The European Commission plans to ban the use of the food additive titanium dioxide (E171) following the results of a new safety assessment by the European Food Safety Authority (EFSA).
The food colouring, which is used in products such as toothpaste, sauces, white chocolate, chewing gum and icing, can no longer be ruled out as a cause of cancer, says the EFSA.
Findings from the EFSA's latest assessment into E171 found that genotoxicity - the ability of a chemical substance to damage DNA - of titanium dioxide particles could not be ruled out. Genotoxicity can lead to carcinogenic effects.
E171, otherwise known as titanium dioxide, is a food colouring used to make products look brighter or whiter. It's found in white chocolate, sandwich spreads, soups, and numerous other food stuffs. It can also be found in medicines, paints and cosmetics.
Question marks have surrounded the additive for a number of years, with the International Agency for Research on Cancer (IARC) declaring E171 as possibly carcinogenic to humans as early as 2006.
French authorities banned its use in foods being placed on the French market back in January 2020.
Results from the EFSA's previous assessment of titanium dioxide in 2016, however, were inconclusive and at the time they highlighted the need for more research to fill data gaps.
The EFSA's latest conclusion is based on thousands of new studies carried out since 2016, including assessments using new findings on nanoparticles.
The findings relate only to the use of E171 as a food additive.
Although the EFSA itself makes no ruling on a ban, European member states will meet later this month to discuss the findings and is expected to propose a ban of titanium dioxide throughout the EU.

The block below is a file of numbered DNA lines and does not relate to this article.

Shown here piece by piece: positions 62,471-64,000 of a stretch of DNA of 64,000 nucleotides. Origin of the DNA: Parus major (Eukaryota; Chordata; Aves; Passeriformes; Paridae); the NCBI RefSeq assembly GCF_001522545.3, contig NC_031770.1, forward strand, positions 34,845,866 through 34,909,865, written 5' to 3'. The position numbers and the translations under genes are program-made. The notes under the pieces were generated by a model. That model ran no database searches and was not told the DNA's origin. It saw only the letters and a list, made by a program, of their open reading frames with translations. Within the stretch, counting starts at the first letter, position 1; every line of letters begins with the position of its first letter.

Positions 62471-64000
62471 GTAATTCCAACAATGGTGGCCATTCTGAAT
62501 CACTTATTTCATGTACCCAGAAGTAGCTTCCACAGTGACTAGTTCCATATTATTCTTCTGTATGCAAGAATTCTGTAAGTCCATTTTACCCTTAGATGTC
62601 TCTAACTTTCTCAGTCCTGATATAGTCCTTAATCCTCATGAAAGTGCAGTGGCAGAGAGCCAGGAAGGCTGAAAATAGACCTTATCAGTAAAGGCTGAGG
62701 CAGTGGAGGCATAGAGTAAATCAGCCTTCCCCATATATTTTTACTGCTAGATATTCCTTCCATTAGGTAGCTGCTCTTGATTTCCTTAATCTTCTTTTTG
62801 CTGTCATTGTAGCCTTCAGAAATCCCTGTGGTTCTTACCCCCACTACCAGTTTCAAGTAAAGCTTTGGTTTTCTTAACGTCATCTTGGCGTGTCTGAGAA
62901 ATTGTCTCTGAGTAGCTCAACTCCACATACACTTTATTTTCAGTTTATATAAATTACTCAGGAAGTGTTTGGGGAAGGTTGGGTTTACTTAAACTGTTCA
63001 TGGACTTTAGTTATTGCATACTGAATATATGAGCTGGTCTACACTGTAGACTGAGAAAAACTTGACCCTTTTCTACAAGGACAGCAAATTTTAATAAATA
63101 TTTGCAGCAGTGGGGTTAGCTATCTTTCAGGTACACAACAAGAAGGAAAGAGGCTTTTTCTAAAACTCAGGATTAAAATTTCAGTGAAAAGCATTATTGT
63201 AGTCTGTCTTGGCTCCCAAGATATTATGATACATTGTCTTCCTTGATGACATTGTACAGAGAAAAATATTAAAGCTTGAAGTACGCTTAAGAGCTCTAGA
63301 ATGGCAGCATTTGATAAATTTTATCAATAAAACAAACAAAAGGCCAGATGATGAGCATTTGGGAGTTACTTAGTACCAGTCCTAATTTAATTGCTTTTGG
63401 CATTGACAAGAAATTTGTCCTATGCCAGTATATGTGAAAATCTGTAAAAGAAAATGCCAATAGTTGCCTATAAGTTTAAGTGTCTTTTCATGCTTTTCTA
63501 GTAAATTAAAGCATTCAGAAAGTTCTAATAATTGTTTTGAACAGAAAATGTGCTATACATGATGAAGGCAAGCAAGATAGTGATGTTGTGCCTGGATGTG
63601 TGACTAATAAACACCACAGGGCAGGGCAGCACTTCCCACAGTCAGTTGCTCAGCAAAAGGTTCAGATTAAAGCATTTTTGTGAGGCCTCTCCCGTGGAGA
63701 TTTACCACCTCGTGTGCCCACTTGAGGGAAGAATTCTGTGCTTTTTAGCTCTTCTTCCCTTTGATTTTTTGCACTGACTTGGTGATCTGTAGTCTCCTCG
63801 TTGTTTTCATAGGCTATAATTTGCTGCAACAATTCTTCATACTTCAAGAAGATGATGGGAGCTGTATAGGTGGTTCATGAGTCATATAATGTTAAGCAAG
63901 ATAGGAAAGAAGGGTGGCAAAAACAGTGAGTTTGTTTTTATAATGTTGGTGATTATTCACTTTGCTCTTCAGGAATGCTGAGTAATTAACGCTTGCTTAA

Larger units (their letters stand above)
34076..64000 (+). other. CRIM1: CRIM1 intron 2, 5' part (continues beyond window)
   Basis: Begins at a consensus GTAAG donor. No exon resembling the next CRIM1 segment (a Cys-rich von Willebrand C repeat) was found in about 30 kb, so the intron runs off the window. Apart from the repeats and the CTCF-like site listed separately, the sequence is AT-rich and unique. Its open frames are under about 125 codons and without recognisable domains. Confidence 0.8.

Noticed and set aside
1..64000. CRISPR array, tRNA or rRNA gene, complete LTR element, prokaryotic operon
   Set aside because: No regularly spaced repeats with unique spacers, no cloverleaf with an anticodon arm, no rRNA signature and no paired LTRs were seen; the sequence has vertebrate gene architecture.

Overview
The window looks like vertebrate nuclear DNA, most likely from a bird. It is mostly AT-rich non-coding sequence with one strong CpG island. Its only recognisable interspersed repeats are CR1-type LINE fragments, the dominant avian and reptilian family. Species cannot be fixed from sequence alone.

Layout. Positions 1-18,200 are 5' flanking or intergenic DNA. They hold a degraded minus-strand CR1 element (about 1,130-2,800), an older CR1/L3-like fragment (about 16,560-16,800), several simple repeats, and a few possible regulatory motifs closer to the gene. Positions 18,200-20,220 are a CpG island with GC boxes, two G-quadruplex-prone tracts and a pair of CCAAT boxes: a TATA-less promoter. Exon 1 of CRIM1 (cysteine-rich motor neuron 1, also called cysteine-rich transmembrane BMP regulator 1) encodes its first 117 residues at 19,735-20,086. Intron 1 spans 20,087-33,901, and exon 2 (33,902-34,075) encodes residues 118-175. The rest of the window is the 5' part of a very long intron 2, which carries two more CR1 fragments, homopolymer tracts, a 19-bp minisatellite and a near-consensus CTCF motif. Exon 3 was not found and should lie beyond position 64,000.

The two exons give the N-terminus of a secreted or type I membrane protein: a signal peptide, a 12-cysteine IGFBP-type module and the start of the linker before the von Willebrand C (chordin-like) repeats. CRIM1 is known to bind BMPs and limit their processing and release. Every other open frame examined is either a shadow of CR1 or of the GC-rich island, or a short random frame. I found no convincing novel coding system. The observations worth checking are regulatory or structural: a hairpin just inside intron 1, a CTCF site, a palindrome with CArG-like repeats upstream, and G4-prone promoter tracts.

The EU health commissioner, Stella Kyriakides, tweeted:
While the UK is no longer a member of the EU, food regulators here will be taking notice as we may well follow any EU ruling.
The UK Food Standards Agency, said,
'The opinion issued yesterday by the European Food Safety Authority on the safety of titanium dioxide as a food additive will be scrutinised by the independent scientific advisory committees that advise the FSA, alongside existing scientific evidence.
'This review will help decide what next steps are needed to safeguard consumers and will inform future policy.'
We've taken a look at some of the food stuffs that titanium dioxide has commonly been used in, and we haven't seen it in a wide range of products sold in the UK.
If you do spot it, you're most likely to find it in the baking aisle of your local supermarket. We've seen it in the ingredients of cakes, sprinkles, ready-made icing, and edible glitter. We also spotted it listed as an ingredient in some supermarket versions of horseradish sauce.
A quick search using “[enter supermarket name] ingredients colour (titanium dioxide)” may bring up a selection of items containing the additive.
If you're concerned, you should check the ingredients label before purchase.